I’ll explain what I mean by that. I’m a woman of color, right? I try to praxis in a way that centers marginalized folks. However, I’m also educated and upper-middle class. If I was with a person who politically makes sense for me, I’d probably choose a man of color, probably also someone educated and raised upper-middle class, if we’re going with a traditional partnership which my family would find acceptable. If I’m thinking of personal satisfaction in my romantic and sexual partnerships, I could also see myself with an educated woman, most likely of color as well, though class background may vary (in my experience, I seem to get along with women of color across various class backgrounds).

In a strictly political sense, these categories of people make sense for me to partner with. In practice, partnering with people like this is a whole. Other. Experience. I firmly believe that our first experiences with people of a certain identity sort of “stick” in our brains. They create patterns that we fall into again and again, if we are observant enough to notice. The first men of color I ever dated were very abusive people. There was much behavior-monitoring and slut-shaming in those relationships. Since then, I’m not sure I have rationally been able to trust men of color. The ones I am attracted to seem like surprisingly sub-par people, and I suspect these attractions originate from those early abusive relationships, where my brain now has connections between men of color and abuse. Because that is a familiar dynamic, one which I even romanticized, my brain is wired to be romantically attracted to abusive men of color. This is probably a pattern I need to dismantle if I ever hope to be with a man of color.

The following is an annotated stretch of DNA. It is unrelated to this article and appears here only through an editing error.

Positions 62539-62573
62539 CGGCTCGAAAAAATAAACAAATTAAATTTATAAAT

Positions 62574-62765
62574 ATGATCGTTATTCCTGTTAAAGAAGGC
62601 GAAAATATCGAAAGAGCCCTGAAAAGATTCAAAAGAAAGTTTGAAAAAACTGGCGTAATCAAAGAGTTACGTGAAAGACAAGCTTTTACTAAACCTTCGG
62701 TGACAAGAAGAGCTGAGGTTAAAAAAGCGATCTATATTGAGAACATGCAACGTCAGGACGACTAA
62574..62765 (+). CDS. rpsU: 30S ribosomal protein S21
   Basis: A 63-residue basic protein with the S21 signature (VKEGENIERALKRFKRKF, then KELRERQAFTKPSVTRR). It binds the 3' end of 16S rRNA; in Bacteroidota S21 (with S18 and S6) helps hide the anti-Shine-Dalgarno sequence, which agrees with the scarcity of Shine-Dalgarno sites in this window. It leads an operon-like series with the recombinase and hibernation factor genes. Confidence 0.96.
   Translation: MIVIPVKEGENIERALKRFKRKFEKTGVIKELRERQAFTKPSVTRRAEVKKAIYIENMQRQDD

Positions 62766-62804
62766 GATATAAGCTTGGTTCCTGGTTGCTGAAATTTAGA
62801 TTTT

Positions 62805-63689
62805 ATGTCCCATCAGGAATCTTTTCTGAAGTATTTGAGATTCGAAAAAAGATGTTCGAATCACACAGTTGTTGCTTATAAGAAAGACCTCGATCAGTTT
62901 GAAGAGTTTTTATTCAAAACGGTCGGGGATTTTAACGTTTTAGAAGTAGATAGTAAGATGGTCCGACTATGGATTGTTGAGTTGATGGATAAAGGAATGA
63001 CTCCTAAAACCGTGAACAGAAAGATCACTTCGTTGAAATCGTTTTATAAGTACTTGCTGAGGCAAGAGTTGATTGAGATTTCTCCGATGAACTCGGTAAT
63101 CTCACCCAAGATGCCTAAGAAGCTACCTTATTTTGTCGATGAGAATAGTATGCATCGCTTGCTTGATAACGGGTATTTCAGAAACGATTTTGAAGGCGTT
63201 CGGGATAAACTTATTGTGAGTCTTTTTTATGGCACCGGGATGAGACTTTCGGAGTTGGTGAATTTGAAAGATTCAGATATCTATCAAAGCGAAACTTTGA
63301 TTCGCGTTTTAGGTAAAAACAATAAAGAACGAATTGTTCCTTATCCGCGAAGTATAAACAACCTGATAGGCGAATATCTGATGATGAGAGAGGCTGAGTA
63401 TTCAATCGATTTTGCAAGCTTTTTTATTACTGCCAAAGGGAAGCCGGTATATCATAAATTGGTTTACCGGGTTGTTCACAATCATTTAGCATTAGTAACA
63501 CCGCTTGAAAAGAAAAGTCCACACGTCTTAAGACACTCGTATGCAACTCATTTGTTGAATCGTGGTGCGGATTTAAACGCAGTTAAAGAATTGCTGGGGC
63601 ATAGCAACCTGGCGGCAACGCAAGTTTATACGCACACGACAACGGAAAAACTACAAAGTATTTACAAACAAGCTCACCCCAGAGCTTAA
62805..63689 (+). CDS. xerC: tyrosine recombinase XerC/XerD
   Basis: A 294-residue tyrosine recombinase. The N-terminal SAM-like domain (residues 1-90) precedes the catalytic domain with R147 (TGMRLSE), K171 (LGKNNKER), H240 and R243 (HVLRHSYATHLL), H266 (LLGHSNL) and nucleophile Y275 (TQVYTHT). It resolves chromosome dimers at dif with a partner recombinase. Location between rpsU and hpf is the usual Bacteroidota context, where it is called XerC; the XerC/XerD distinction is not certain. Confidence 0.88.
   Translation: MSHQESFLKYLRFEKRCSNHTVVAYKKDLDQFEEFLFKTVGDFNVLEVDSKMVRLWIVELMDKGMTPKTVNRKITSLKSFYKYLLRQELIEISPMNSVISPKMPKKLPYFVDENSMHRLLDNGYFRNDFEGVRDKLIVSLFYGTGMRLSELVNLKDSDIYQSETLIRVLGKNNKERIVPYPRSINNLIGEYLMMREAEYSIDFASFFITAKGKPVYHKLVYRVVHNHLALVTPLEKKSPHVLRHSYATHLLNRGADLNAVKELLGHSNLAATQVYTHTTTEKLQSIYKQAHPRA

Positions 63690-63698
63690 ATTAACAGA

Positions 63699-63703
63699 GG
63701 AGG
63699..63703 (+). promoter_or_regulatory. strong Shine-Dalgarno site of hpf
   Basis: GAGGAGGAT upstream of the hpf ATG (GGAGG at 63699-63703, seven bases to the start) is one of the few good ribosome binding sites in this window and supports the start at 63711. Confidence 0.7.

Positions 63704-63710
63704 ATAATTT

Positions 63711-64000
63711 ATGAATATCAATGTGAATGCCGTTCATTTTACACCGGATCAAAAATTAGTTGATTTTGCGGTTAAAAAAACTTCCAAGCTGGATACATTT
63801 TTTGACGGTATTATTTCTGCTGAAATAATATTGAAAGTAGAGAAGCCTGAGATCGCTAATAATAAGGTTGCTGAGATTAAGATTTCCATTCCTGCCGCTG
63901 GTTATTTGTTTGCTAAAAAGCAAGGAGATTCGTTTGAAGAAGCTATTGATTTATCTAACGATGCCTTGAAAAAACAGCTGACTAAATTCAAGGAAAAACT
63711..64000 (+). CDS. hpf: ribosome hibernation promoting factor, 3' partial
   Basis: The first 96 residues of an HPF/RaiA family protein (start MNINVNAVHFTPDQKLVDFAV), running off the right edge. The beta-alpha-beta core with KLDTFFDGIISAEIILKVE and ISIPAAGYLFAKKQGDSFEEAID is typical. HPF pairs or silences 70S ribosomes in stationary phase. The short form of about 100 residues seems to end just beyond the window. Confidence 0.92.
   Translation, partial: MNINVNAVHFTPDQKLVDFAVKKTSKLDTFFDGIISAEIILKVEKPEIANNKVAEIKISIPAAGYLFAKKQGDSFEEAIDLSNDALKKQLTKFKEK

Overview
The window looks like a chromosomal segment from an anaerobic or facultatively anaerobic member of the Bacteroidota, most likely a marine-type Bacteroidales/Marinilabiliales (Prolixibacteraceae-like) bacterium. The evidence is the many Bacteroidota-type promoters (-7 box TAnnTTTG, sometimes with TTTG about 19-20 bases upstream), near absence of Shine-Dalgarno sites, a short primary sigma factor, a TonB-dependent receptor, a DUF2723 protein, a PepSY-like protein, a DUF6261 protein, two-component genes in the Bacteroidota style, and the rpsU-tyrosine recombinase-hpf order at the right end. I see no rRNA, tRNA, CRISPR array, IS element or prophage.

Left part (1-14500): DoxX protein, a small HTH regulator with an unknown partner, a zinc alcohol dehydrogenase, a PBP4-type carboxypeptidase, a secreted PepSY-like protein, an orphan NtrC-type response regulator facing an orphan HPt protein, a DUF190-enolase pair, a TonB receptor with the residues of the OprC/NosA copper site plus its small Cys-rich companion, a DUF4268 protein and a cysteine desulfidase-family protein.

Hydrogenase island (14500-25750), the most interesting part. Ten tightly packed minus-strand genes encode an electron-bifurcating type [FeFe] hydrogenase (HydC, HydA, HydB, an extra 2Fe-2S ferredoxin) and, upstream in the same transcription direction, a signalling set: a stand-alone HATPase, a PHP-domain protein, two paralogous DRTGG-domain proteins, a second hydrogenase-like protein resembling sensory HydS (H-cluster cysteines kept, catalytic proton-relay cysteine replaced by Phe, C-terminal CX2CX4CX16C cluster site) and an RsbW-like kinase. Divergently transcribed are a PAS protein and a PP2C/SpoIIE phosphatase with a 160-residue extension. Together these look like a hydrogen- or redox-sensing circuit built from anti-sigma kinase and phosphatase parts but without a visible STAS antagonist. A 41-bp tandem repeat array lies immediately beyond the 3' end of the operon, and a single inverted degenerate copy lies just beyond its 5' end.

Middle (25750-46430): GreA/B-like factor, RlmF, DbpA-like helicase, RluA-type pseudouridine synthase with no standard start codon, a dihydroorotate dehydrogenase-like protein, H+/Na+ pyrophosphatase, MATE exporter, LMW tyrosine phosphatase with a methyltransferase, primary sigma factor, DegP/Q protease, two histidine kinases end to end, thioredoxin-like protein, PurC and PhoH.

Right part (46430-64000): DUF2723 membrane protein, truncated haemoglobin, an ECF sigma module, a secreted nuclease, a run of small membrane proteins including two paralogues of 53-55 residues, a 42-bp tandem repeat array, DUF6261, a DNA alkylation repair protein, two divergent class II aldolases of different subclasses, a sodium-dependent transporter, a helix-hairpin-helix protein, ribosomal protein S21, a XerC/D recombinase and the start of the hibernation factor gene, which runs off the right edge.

With women, while the dynamics are certainly less problematic, they seem vastly more nebulous. There were three women in my life that I ever felt attracted to romantically. For the first, I was so puzzled by my feelings that I never told her. She was a kindly mentor sort of person who I greatly admired in high school. She promptly went off to Harvard, never to be heard from again. The second was quite friendly, though she had a boyfriend and I never told her as well. The third is now a good platonic friend of mine, for whom I do not feel romantic attraction any more. I am not certain what kinds of patterns this sets me up for, or if indeed, a pattern is even in place for women I am attracted to.

This brings us to the second part of the question: instead of a person who seems like my political counterpart, what about people who agree with my politics? Let’s examine that, shall we? First off, very few people seem to truly “agree” with how I see the world. The ones who really do are usually my good platonic friends. I keep those relationships platonic because these people are few and far between, and the relationships are more important to me than some fleeting romantic or sexual experience.